Recent high GDP growth rates and increasing foreign investment in several African countries suggest an economic development “take-off”. In recognition of this situation as well as the need to add value to the abundant natural resources, both governments and private entrepreneurs are investing in tertiary institutions in Africa focusing on Science, Technology, Engineering and Math (STEM) to provide the needed highly trained personnel to support and sustain economic development and growth. The core competencies and behaviors to be cultivated in these institutions are what STEM educators worldwide deem crucial for economic competitiveness and job creation. These include, according to the US National Academies Report, The Engineer of 2020-Visions of Engineering in the New Century (http://bit.ly/Y7qwK5): oral and written communications, critical thinking, analytical and innovative problem solving, practical ingenuity, creativity, agility, team work, and an appreciation for life-long learning. This presentation highlights the African University of Science and Technology (AUST), a private, pan-African, coeducational university located in Abuja, Nigeria. Its mission is to “advance knowledge and educate students in science, technology, and other areas of scholarship that will best serve the African continent in the 21st century”. Starting in 2008, graduate programs at the master's level have been offered in Computer Science and Engineering, Materials Science and Engineering, Petroleum Engineering, Theoretical and Applied Physics, and Pure and Applied Mathematics. We discuss in particular opportunities for innovative ideas for the Material Science and Engineering curriculum. The desire is to ensure a well-rounded grounding of the students not only in the physical aspects of Materials Science but also the chemical aspects. A further intent is to inspire the students to make things by providing them with engineering tools and skills to apply their scientific knowledge of materials. We also discuss several challenges, including the backgrounds of the students, availability of faculty, the logistics of the number of courses, and the duration of each. In conclusion we contend that, despite severe challenges for tertiary institutions in Africa, it is important to make the most of opportunities to explore and adopt innovative curricula to achieve stated academic and national objectives.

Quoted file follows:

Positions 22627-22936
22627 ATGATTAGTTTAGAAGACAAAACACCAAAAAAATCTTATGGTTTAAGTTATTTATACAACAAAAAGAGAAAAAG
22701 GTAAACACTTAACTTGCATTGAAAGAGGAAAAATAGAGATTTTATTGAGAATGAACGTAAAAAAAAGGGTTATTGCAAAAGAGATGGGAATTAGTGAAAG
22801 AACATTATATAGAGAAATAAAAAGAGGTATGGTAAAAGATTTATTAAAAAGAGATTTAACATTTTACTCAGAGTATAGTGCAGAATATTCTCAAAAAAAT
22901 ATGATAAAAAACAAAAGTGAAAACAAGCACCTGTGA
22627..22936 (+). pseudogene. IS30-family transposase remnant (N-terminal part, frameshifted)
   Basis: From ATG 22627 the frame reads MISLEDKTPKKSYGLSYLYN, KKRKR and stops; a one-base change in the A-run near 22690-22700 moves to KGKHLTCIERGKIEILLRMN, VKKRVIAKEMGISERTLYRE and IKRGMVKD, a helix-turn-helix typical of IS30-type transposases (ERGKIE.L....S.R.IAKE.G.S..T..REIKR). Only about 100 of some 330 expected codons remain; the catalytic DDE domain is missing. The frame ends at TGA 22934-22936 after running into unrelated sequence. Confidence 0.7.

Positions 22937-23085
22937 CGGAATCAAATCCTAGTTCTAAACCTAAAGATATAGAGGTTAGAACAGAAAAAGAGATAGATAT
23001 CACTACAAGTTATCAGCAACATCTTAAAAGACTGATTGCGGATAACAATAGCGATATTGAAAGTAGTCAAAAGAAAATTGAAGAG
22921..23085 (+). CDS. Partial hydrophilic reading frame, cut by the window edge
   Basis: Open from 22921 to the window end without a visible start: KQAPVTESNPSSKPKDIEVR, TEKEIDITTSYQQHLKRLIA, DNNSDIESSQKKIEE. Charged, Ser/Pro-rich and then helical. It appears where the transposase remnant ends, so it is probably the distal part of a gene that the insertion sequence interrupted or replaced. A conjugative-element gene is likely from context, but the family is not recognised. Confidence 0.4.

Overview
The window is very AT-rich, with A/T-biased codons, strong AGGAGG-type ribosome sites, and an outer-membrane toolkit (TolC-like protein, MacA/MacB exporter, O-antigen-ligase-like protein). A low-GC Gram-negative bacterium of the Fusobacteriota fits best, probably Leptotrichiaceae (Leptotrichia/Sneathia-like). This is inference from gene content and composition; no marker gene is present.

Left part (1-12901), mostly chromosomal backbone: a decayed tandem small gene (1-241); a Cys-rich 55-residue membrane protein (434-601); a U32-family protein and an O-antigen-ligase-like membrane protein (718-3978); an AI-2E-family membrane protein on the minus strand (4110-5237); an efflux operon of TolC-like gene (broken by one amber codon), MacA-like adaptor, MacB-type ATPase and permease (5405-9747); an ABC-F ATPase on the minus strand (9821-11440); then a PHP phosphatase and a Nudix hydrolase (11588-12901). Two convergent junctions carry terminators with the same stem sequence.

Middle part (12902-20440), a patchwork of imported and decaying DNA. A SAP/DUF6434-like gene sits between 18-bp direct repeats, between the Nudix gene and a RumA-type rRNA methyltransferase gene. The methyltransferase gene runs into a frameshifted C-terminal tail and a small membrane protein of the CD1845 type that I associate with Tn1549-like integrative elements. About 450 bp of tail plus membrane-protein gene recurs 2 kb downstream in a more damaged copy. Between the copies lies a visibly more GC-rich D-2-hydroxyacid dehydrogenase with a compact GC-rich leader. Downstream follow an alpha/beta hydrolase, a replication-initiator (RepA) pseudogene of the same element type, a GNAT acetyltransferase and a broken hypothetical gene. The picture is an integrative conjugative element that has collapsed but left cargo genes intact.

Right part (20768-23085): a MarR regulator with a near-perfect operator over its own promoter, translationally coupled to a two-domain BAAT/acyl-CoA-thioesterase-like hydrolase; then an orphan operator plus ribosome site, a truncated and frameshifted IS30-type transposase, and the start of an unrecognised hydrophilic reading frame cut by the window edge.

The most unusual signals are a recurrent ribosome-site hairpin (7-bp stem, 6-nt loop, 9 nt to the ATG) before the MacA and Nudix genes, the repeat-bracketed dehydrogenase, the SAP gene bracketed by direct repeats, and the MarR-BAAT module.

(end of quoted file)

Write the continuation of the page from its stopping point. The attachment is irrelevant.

|Published - Jun 22 2013
|2013 ASEE International Forum - Atlanta, United States
Duration: Jun 22 2013 → …
|2013 ASEE International Forum
|6/22/13 → …
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